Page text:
Sad demise of the Bangladesh Observer
WITH the closure of the Bangladesh Observer, the curtain has been brought down on an institution that introduced English journalism in the country some six decades ago. The paper had sunk into atrophy due to a long-drawn dispute between its owners and the employees. The journalists and other employees of the paper remained unpaid for long 11 years. Finally, an order from the High Court expedited the demise of the paper through partial payment of salaries and other dues to its employees.
The shutting down of The Bangladesh Observer marks the end of an era of journalism that was known for its ideology, commitment and ethics. The people once looked up to the columns and editorials of the paper for guidance. The Bangladesh Observer, for example, earned recognition even beyond the national boundary for the quality of its news reports, editorials and columns. In the great Language Movement of 1952, too, the newspaper took a strong stance in favour of the student community's demand to declare Bengali a state language. The paper's first editor Abdus Salam was highly regarded in every social circle not only for his outstanding editorship and scholarship, but also for his personal integrity. But the most important reason for which The Observer should be remembered is the pioneering role it played as a nursing ground for the future journalists of the country. Many of the journalists, who had their first training in The Observer, as it was popularly called for short, did also play the role of a vanguard in establishing other newspapers.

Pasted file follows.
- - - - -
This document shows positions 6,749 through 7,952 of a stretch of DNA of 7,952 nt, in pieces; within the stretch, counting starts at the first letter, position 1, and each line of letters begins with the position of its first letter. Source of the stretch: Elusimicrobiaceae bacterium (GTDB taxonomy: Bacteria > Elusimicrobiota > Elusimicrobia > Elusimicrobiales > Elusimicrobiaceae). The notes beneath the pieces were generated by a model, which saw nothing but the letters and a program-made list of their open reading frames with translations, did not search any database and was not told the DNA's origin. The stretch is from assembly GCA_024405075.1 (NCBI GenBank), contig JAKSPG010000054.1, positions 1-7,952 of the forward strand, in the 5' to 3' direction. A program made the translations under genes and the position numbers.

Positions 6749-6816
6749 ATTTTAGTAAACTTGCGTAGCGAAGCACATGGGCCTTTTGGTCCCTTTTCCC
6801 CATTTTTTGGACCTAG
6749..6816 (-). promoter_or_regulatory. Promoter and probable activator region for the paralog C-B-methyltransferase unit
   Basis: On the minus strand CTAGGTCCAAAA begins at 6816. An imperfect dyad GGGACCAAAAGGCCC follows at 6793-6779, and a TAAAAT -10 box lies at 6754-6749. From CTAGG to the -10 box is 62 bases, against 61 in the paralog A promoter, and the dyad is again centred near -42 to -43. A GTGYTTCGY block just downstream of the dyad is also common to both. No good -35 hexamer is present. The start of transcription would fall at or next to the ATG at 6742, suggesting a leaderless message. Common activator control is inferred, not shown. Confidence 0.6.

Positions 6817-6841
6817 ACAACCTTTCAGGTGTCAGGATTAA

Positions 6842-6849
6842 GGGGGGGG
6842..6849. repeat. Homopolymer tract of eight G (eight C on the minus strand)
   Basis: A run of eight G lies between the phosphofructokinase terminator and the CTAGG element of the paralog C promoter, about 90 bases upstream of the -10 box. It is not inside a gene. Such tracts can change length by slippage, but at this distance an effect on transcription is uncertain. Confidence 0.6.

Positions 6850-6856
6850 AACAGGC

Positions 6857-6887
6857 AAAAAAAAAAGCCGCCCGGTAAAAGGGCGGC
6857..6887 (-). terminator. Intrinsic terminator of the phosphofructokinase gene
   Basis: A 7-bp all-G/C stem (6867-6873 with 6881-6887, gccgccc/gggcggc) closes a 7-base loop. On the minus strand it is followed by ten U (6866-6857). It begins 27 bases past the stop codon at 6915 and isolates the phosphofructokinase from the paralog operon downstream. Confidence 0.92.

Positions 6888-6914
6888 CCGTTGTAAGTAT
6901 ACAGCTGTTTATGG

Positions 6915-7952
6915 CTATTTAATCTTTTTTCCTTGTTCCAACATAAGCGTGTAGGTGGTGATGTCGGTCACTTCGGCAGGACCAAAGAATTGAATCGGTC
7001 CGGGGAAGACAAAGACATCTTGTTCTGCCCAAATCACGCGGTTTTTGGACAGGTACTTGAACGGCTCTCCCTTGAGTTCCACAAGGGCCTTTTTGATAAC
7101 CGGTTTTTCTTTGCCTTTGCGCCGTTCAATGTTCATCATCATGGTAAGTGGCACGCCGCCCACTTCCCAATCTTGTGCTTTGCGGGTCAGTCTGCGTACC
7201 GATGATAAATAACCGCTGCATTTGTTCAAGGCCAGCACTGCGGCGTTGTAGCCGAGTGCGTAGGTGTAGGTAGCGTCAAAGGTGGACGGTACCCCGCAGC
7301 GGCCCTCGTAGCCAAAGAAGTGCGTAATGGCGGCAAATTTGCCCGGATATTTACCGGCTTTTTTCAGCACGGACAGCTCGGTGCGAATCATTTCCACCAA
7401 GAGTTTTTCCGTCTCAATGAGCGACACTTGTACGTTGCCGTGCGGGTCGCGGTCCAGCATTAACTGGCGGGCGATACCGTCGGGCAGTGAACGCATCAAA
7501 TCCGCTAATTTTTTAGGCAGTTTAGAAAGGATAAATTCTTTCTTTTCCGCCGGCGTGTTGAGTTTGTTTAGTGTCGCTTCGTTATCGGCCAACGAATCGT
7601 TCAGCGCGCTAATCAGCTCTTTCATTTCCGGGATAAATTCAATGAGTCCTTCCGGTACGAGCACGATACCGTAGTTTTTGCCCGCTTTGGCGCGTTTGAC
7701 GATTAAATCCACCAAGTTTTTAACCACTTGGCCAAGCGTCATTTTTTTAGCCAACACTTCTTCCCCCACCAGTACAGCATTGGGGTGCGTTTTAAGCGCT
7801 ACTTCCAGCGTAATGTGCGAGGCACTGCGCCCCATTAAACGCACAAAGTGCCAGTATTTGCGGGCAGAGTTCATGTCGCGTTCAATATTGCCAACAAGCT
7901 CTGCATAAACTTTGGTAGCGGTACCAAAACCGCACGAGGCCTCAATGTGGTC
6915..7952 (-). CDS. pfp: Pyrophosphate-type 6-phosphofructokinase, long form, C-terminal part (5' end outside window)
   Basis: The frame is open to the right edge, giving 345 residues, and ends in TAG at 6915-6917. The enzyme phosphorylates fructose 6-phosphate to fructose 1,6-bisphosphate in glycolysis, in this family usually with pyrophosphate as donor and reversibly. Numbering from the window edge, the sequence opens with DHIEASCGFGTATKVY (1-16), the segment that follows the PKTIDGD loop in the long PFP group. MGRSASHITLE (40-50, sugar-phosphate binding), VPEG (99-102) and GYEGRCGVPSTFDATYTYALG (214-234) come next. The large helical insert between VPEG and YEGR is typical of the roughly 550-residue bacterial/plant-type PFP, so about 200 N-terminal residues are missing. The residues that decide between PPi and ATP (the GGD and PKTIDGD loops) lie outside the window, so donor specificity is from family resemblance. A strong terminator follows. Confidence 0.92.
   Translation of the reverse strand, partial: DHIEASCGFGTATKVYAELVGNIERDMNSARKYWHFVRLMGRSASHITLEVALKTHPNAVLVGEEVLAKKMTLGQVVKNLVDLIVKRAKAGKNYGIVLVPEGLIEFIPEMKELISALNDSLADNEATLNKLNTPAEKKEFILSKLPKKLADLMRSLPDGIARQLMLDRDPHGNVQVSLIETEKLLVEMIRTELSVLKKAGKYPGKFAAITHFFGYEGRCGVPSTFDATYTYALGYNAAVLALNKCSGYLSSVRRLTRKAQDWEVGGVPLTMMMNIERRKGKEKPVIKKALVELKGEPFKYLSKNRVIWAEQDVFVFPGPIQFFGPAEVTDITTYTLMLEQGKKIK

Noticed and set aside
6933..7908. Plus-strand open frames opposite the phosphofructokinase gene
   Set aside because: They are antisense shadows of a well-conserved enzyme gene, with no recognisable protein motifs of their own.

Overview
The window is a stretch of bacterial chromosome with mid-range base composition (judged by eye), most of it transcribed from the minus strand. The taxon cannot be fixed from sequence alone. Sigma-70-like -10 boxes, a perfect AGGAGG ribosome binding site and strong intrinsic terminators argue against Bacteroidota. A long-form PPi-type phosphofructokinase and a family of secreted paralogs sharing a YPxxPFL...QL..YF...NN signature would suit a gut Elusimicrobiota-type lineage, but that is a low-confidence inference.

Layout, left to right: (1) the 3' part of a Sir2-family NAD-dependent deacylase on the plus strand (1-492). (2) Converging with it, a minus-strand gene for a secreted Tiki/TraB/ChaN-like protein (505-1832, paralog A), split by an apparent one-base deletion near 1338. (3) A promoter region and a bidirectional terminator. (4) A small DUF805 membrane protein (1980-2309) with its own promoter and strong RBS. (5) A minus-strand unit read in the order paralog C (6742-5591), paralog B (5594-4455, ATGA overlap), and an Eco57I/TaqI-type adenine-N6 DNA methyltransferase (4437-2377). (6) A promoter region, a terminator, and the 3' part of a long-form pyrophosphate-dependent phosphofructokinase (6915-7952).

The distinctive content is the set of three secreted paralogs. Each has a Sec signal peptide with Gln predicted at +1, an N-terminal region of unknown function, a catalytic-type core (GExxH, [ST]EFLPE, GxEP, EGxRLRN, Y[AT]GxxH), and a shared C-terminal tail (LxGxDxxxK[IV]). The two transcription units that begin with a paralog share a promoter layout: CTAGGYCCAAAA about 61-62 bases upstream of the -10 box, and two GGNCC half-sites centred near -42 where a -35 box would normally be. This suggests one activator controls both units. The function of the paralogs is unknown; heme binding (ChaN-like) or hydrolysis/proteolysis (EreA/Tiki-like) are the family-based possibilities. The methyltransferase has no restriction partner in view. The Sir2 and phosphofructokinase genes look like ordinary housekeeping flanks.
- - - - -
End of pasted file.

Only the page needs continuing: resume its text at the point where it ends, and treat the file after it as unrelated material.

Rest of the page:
For a couple of decades, largely due to ownership disputes, the paper fell on evil days and became a shadow of its former self. But in all fairness, it must be said that even during its declining phase, it could still hold a section of its dedicated readership. But on the whole, few of general readers missed the paper's presence.
While the demise of the Bangladesh Observer will be saddening news for the journalist community and the industry, mostly for the nostalgic reason, there is another reason for all to regret the loss. That is about the fact that unlike in our neighbouring India and many other countries where centuries old media houses and other institutions still survive, here we have fewer such instances.
Though The Bangladesh Observer had some chance of becoming one, ultimately it got lost in the wilderness.